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L-154 nears completion of five-year clean-air project


Located in Stratton, Ohio, the site for the W.H. Sammis Power Plant covers 187 acres along the Ohio River between East Liverpool and Steubenville. Photo used with permission of FirstEnergy.


Part of the clean-air project at the Ohio coal-fired plant in Stratton includes preparing support for the boiler penthouse roof.


Local 154 members detail breeching duct support steel at the W.H. Sammis Plant.


Boilermakers fabricate material to install the VenteX® system for exhaust ventilation inside a boiler.

Retrofit to cut gas emissions at Ohio coal-fired plant

ONE OF THE largest-ever environmental retrofit projects for FirstEnergy is nearing completion at the W.H. Sammis Plant in Stratton, Ohio. Over 450 Local 154 (Pittsburgh) members, along with Boilermakers from neighboring lodges, have been working on the project in seven consecutive outages. With completion scheduled for 2010, the $1.7 billion retrofit is expected to further reduce emissions of sulfur dioxide (SO2) by 95 percent and nitrogen oxide (NOx) by at least 64 percent.

Members have been working for several Boilermaker contractors at the site, including the Bechtel Corporation, B&W, Patent Scaffold, Pullman Power, Ershigg’s Construction, and Enerfab.

“We have a great relationship with all of these contractors,” said Mark Angle, a Local 154 business agent. “Ray [L-154 Bus. Mgr. Ventrone] and our business agents are very proud of the members who are working this project. They are doing a great job and receive good reviews at labor-management project meetings.”

According to Angle, Boilermakers built the last pollution control baghouses and precipitators at the Sammis plant around 30 years ago. With new EPA regulations requiring FirstEnergy to install SCRs (selective catalytic reductors) and scrubbers on all seven units, Local 154 was called in to perform the retrofit work.

“Our members are building knocked-down fans [fans that arrive in pieces], vessels, and tanks, and erecting support steel and duct work,” Angle said. “Our B&W crew finished absorber vessels three and one-half months ahead of schedule.”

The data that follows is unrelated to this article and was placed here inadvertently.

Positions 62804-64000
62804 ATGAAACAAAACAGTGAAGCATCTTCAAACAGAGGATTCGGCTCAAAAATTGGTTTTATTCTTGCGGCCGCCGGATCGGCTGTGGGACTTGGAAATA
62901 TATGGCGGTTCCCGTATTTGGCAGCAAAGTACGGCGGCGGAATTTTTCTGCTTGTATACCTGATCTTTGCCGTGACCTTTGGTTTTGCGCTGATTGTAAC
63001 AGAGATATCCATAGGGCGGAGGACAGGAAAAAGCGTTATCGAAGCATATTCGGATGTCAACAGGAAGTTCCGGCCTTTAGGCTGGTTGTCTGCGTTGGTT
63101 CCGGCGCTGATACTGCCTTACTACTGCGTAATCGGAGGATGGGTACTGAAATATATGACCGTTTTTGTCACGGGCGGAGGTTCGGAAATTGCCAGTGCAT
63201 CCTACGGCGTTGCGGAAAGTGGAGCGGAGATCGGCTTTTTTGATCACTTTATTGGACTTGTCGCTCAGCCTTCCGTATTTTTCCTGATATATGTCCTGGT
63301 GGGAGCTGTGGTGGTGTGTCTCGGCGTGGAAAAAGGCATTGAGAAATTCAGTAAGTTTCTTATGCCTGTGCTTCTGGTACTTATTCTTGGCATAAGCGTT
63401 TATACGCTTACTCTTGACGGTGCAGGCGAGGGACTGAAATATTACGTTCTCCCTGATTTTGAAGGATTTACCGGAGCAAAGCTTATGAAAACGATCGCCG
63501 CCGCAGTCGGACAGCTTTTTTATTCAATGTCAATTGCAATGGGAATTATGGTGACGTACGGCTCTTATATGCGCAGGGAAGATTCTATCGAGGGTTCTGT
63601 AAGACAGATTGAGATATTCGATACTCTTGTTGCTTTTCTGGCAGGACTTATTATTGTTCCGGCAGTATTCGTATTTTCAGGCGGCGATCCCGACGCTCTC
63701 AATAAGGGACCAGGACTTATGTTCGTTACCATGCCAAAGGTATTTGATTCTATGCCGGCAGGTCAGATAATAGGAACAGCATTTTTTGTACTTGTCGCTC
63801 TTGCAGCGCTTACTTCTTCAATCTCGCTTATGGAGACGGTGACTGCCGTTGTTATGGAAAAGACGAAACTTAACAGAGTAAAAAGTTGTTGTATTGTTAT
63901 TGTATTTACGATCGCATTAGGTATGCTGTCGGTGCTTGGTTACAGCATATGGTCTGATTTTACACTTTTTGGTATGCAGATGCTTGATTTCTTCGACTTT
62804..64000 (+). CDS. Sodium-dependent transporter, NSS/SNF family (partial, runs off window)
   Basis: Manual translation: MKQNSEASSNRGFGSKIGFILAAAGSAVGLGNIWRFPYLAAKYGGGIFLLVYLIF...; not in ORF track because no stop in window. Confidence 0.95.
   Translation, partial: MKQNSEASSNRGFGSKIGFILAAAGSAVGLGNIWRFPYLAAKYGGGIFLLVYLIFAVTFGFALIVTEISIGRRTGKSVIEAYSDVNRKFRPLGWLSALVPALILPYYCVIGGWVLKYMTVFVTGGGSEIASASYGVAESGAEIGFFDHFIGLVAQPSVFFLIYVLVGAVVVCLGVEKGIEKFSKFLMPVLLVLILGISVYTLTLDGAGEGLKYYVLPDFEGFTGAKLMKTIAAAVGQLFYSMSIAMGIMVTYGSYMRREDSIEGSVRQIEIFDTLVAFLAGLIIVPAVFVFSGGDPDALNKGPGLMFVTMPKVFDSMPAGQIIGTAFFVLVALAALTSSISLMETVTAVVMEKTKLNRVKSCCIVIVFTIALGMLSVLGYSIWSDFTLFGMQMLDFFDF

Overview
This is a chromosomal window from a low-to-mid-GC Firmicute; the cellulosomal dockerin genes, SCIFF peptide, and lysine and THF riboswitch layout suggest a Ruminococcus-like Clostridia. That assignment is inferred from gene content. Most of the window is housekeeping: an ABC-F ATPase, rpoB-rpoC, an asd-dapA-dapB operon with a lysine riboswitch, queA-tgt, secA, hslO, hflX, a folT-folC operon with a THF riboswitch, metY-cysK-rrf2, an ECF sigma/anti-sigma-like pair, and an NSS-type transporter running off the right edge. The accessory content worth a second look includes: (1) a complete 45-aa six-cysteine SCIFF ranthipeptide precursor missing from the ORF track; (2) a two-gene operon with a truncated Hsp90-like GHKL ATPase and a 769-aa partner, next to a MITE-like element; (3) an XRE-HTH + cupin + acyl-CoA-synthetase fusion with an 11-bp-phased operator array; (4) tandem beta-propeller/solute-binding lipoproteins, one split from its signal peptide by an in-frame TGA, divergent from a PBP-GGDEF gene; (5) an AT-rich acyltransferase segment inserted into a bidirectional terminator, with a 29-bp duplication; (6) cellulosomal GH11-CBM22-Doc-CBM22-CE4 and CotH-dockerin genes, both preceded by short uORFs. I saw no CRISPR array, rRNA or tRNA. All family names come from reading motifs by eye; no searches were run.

Bechtel handled the design, procurement, installation, and startup for the plant’s three sulfur dioxide scrubbers, the main components of a flue gas desulfurization system. Boilermakers have been installing these state-of-the-art air quality control systems on all seven of the generating facility’s coal-fired units (constructed between 1959 and 1971), as well as NOx control equipment.

As part of the retrofit, Boilermakers working for Pullman Power built an 850-ft. stack and set its liner, which was spun by members employed by Ershigg’s Construction.

The new stack compliments an already striking feature of the plant — two chimneys that are among the tallest in the world (according to Wikipedia). Built in 1970, each chimney measures 1,000 feet in height.

The plant also has 9,000 feet of flue gas duct that Bechtel’s project team has nicknamed “the Great Wall” for its size, and a tunnel for State Route 7, a four-lane freeway, that runs under the baghouse structure. (The baghouse filters particulates and toxic gases from the plant’s exhaust before they enter the smoke stack.)

Located on the Ohio River, W.H. Sammis is FirstEnergy’s largest coal-fired power plant in Ohio. With its seven coal-fired units and five oil-fired peaking units, the plant produces 2,233 megawatts (MW) of electricity and uses an average of 18,000 tons of coal daily, for an annual average of 6.6 million tons. About 25 Local 154 members work year-round for Enerfab providing plant maintenance.

Tags  Jobs
Locals  L-154
Published on the Web: November 30, 2009

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